State coordinator of NAVC, Mr Idirs Abu affirmed that he received a tip-off from students that in their centre, the suspected culprits asked all students to pay N500.00 to get assistance meant to make each of them obtain good results at once this year.
Also, commissioner-general of examinations, Anura Edirisinghe said that the examinations department had initiated investigations into complaints of irregularities during the 2010 G.C.E. (O-L) examination where it is alleged that students were accused of malpractices such as copying and impersonation.
Examination supervisors and examiners have stated that more than 6,000 students were involved in copying and submitting false ID cards and the education department had taken measures to cancel the results.
The commissioner noted that the department had taken all the measures to visit every province and complete the probe and after the investigations, the department will release the results of those students who are cleared of the allegations.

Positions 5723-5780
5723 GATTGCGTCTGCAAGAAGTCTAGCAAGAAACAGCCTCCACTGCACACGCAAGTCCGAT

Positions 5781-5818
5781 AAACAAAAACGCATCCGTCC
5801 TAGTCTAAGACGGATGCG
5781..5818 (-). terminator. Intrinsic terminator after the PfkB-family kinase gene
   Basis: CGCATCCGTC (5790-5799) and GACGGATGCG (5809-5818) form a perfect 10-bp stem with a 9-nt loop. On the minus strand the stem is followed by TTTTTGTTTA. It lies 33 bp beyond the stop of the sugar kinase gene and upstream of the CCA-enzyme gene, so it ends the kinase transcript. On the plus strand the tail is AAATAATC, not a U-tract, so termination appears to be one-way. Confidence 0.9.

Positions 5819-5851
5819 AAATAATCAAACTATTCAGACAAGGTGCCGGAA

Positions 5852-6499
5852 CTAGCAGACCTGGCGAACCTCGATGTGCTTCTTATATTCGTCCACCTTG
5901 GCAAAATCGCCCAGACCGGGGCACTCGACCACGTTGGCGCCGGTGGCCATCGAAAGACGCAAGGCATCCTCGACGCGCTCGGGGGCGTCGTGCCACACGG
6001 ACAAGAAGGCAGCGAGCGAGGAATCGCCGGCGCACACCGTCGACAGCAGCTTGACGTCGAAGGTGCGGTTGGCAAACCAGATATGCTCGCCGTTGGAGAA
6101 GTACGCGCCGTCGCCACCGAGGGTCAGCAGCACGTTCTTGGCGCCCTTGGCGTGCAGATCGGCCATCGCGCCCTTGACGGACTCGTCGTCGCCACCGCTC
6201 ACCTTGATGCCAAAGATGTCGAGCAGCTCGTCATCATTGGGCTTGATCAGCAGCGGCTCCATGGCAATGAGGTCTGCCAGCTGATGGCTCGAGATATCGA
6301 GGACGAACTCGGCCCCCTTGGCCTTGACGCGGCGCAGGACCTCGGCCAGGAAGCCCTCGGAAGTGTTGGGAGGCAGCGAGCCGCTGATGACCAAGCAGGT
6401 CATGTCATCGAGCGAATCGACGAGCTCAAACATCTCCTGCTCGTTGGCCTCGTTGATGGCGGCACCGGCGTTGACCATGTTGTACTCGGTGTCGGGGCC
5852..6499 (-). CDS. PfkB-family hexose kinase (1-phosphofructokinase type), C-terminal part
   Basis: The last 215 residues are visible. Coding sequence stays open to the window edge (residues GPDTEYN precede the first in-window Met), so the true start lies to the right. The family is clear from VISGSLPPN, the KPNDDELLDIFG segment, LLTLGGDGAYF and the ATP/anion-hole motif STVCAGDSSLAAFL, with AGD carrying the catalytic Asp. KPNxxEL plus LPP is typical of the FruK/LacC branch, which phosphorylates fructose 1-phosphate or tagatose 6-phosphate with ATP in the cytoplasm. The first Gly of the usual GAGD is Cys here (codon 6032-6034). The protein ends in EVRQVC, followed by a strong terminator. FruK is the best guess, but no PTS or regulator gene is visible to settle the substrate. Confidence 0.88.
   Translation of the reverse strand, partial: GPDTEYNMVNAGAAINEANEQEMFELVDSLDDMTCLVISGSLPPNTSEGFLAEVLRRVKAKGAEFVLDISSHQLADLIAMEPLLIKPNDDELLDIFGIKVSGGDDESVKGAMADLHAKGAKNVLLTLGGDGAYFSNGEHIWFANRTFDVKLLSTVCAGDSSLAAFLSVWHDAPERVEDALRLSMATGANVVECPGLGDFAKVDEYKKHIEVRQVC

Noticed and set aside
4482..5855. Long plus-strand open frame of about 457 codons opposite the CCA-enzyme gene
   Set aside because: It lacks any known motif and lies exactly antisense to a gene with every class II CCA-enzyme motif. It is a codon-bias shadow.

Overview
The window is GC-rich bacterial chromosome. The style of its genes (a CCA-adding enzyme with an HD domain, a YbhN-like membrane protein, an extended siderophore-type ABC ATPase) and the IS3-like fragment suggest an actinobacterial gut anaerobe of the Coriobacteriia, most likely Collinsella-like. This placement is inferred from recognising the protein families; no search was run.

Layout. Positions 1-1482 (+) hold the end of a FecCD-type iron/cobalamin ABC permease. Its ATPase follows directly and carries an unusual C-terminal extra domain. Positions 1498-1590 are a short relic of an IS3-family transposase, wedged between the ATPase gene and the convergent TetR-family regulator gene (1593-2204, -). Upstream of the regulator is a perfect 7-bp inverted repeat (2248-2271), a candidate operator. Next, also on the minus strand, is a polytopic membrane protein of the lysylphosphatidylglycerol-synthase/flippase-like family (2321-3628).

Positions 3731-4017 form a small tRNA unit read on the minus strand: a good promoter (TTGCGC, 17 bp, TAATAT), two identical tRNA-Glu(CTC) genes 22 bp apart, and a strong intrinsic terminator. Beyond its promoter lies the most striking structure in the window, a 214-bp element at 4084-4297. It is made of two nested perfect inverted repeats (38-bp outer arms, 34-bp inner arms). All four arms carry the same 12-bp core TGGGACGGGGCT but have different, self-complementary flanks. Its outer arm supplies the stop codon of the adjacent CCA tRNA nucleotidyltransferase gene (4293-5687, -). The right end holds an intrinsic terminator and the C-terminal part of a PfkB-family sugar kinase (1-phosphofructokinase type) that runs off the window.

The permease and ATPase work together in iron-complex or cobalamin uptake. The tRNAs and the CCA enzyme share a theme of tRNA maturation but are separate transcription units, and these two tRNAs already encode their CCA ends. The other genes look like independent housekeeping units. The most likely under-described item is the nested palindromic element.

‘The results of those students whose complaints are proved will be cancelled and they would be barred from sitting examinations for a period of between two and five years or for life, the commissioner stated. One of the lawmakers in the Lagos State House of Assembly once said that candidates who engage themselves in examination malpractices should go to jail. This, he suggests would proffer solution to nefarious attitudes among candidates
In his own reaction, Mr Gbolahan Osho, a secondary school teacher opined that government should cancel GCE because of the criminality involved in it.
As the worrisome menace continues, the poser confronting everyone in the country right now is: who will put an end to malpractices in public examinations? Is our government ready to combat this act among students? What about the parents? Are they ready to monitor their children and not encourage them to cheat?
All hands must be on deck to fight examination malpractice in the country to produce graduates that will make Nigeria proud.